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Dead Ends and Possibilities

POTTERS The work of Martin Lungley and Ashley Howard


prompts ALISON BRITTON to reconsider the role of the
wheel in contemporary studio pottery.
PHOTOGRAPHY STEPHEN BRAYNE

Martin Lungley and Ashley Howard are in their potting


prime. Both engaged with throwing as young HND students
in the late eighties, and both have followed determined
paths that combine chunks of producing and teaching and
also coming back into education.
As mature students at the Royal College of Art, London,
where Howard succeeded Lungley, they have risked the
upheaval of many of their old certainties and have been
part of a new mood re-energising ideas about the wheel.
Their new careers have run for only a few years, and Full
Circle is their first substantial exhibition. They have
straightforward aims they love throwing, are athletic and
skilled and full of masculine energy.
The experiments that Lungley undertook at the RCA were
to do mainly with scale and texture. A series of very large
wide-based bowls in porcelain or brick clay were loaded with
slurry (very thick slip of the same body) during the making,
which created beautiful rippled and crevassed exteriors; geological encrustations. With a sophisticated balance of control

and leaving-be, the interior surfaces were clean and sharp.


Howard also concerned himself with great font-like bowls and
his fresh impetus was into printed colour. Making many of his
own enamels and taking the transfer into a more painterly
abstract expressionist field he was able to make a continuous
gestural mark run over the lip of a bowl to be both inside and
out, with surprising effect. Both Lungley and Howard have
developed a way of being ebullient and modest with scale at
the same time each decided to work with tableware as
another strand of their MA investigations, having never done
so before. Both have succumbed to the porcelain preoccupation of recent years, where Limoges says it all, but are
inclined to glaze in delicate colours as well as white.
These two direct and fluent potters acknowledge Takeshi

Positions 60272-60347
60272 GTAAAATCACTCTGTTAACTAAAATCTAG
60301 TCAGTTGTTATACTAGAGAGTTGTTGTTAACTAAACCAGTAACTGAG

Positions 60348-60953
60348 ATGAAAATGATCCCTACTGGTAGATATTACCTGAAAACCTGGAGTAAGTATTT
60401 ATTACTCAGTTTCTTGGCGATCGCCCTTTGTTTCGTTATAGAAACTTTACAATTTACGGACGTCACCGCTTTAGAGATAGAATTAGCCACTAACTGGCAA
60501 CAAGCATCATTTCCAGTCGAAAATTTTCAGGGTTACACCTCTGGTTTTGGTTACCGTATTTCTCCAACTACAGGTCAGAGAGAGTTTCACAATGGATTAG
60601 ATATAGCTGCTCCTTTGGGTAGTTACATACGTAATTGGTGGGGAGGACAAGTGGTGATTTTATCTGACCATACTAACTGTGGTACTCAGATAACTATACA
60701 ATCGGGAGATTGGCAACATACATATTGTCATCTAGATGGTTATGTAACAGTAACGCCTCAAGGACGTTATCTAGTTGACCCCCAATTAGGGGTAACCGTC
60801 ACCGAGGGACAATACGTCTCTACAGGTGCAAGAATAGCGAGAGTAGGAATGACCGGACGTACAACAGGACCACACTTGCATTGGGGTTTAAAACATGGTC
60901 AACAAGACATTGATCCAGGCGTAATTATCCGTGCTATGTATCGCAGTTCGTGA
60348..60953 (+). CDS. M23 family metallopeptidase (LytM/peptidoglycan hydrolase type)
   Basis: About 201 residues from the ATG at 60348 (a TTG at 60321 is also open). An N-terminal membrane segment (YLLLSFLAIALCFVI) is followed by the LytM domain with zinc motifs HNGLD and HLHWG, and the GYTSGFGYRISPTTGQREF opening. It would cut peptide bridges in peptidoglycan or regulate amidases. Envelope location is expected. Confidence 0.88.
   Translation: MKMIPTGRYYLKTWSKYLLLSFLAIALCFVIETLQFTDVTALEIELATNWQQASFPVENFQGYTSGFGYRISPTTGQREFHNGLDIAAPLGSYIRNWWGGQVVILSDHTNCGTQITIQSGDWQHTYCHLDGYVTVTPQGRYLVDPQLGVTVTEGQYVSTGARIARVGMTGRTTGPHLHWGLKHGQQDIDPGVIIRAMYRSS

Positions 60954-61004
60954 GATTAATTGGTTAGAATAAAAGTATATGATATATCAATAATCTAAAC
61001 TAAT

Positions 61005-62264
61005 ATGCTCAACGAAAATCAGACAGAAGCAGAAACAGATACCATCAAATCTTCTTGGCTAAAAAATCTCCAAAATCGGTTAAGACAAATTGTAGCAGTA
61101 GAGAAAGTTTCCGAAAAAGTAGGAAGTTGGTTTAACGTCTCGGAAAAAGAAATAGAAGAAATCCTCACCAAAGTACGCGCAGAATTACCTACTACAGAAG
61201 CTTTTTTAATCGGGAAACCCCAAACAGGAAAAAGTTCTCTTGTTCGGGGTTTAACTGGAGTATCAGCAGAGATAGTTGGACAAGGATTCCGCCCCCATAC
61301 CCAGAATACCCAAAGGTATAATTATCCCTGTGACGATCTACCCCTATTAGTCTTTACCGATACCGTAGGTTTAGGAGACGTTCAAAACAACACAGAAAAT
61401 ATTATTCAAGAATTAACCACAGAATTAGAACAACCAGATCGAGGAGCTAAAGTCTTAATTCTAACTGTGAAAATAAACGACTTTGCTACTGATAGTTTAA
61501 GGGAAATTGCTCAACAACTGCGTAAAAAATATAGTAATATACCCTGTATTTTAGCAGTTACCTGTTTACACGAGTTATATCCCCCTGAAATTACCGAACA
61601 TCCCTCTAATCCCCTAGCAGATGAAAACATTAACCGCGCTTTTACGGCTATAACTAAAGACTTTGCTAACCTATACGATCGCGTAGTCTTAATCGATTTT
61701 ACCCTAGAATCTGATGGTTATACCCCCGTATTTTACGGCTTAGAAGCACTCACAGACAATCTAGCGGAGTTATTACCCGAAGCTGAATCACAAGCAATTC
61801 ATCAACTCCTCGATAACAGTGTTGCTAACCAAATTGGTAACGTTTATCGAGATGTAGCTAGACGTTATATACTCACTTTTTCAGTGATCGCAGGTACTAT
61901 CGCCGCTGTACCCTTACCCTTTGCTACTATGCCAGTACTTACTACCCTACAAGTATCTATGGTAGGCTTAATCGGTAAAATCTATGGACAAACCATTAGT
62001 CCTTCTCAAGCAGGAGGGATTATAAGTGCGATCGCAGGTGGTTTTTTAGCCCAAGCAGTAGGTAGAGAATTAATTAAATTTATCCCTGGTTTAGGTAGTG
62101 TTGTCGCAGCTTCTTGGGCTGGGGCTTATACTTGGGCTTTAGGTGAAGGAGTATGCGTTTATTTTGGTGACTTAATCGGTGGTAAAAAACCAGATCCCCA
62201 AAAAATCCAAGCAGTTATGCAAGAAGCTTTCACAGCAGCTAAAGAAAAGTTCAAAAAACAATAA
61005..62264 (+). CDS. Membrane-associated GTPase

Yasuda as an inspiration. The existence of a new surge in
the British throwing world is due I think to a great extent
to his presence in this country for the last three decades.
For Yasuda the sensuality of the table and food, the softness
of his shapes using clay like butter, the formal composition
24 CERAMIC REVIEW 210 NOVEMBER/DECEMBER 2004

of elements, his innovations with glaze, draw another more


luscious kind of Asiatic thread from the histories of clay.
Also in this wider picture of current wheel-based work, the
pots of Simon Carroll and Nigerian-born Lawson Oyekan
have further dissolved conventions of stiffness.
Lungley and Howard have the sort of passionate commitment of a protagonist or a proselytiser; both had articles
published in Ceramic Review on leaving college. Lungley
wrote about relations between skill and art school curricula,
and Howard about throwing and altering, deforming the
perfect circle while soft. Throwing and altering, obviously,
expands the range of possible forms, loosens things up, and
tells you something else about clay, tension, and the flexible
sleeve that is a wet pot.
So what is there to love about throwing? Speed, fluency,
the ultra-plasticity of clay in this slippery state, its response
to human gesture. Their recent pots express this sense of
touch and explore the territory of containing forms with
verve and grace.

If the wheel was a dead end to me in the seventies, my


eyes now tell me that to feel free with this fabulously variable medium of clay is different today. CR
The exhibition Full Circle will tour to Zandra Rhodes Gallery,
Kent Institute of Art and Design, Rochester, Spring 2005;
Handverk Og Hnnun, Reykjavik, Iceland, Summer 2005;
Platform Gallery, Clitheroe, September 24 October 29, 2005.
A fully illustrated catalogue is available, from which this
article is an edited extract.
OPPOSITE PAGE TOP LEFT: Ashley Howard Font, thrown and altered porcelain
with enamel collage, 60cm || BELOW LEFT: Martin Lungley porcelain tea set
with iron glaze, H max. 16cm || RIGHT: Martin Lungley Celadon and copper glazed
porcelain vases, H max. 40cm || THIS PAGE TOP: Ashley Howard Stave, arrangement of porcelain tea bowls, H approx. 10cm || BELOW LEFT: Martin Lungley
Celadon glazed porcelain vases, H max. 80cm (Photo: Sam Henderson) || BELOW
RIGHT: Ashley Howard Porcelain tea set with enamel collage, H teapot 13cm.

25 CERAMIC REVIEW 210 NOVEMBER/DECEMBER 2004